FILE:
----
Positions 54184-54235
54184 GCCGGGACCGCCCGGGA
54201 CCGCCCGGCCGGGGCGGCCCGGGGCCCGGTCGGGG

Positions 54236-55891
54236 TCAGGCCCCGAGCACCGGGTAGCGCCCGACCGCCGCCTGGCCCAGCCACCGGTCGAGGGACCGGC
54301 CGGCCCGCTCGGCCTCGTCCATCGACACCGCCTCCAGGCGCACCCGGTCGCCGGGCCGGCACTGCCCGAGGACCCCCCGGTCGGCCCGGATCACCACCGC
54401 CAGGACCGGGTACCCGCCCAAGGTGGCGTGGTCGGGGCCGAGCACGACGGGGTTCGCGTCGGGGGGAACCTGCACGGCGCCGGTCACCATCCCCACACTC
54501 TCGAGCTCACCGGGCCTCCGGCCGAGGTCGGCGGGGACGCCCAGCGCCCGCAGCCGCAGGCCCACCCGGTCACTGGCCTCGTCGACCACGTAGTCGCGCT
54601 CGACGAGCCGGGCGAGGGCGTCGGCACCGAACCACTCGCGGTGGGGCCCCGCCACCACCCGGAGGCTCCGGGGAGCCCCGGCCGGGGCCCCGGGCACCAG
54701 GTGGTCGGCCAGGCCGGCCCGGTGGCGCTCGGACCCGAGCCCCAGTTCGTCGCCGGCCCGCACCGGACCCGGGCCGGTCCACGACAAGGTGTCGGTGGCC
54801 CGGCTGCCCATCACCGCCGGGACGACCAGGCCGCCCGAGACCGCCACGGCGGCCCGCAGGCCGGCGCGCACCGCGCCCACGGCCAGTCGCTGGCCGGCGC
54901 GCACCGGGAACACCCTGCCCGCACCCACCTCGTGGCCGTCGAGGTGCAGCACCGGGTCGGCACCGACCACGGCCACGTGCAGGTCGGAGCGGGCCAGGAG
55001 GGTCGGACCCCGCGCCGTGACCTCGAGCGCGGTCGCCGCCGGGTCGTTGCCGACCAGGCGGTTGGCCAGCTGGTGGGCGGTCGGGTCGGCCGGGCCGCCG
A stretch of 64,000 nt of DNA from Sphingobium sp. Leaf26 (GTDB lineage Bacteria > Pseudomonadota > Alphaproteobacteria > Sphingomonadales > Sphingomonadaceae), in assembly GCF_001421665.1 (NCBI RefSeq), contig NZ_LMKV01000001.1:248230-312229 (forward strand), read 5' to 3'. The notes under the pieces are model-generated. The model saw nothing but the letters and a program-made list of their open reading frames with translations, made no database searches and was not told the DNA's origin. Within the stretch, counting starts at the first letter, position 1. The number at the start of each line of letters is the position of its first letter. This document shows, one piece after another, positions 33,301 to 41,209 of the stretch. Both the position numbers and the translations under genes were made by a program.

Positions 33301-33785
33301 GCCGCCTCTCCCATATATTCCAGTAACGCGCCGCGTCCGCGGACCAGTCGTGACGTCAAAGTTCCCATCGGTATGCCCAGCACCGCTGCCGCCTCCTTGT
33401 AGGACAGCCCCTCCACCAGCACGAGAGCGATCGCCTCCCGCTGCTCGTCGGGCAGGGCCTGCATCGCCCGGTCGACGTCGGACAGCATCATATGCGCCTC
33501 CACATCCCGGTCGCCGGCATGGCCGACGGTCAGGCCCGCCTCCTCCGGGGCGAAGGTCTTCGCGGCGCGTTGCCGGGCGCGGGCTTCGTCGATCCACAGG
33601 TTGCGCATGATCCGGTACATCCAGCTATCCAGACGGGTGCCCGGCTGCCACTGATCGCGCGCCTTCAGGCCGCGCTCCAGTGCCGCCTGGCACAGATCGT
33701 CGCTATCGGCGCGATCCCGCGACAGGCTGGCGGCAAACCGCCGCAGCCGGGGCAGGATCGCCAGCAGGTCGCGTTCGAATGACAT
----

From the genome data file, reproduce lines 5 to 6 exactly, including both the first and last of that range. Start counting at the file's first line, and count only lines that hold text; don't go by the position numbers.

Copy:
54236 TCAGGCCCCGAGCACCGGGTAGCGCCCGACCGCCGCCTGGCCCAGCCACCGGTCGAGGGACCGGC
54301 CGGCCCGCTCGGCCTCGTCCATCGACACCGCCTCCAGGCGCACCCGGTCGCCGGGCCGGCACTGCCCGAGGACCCCCCGGTCGGCCCGGATCACCACCGC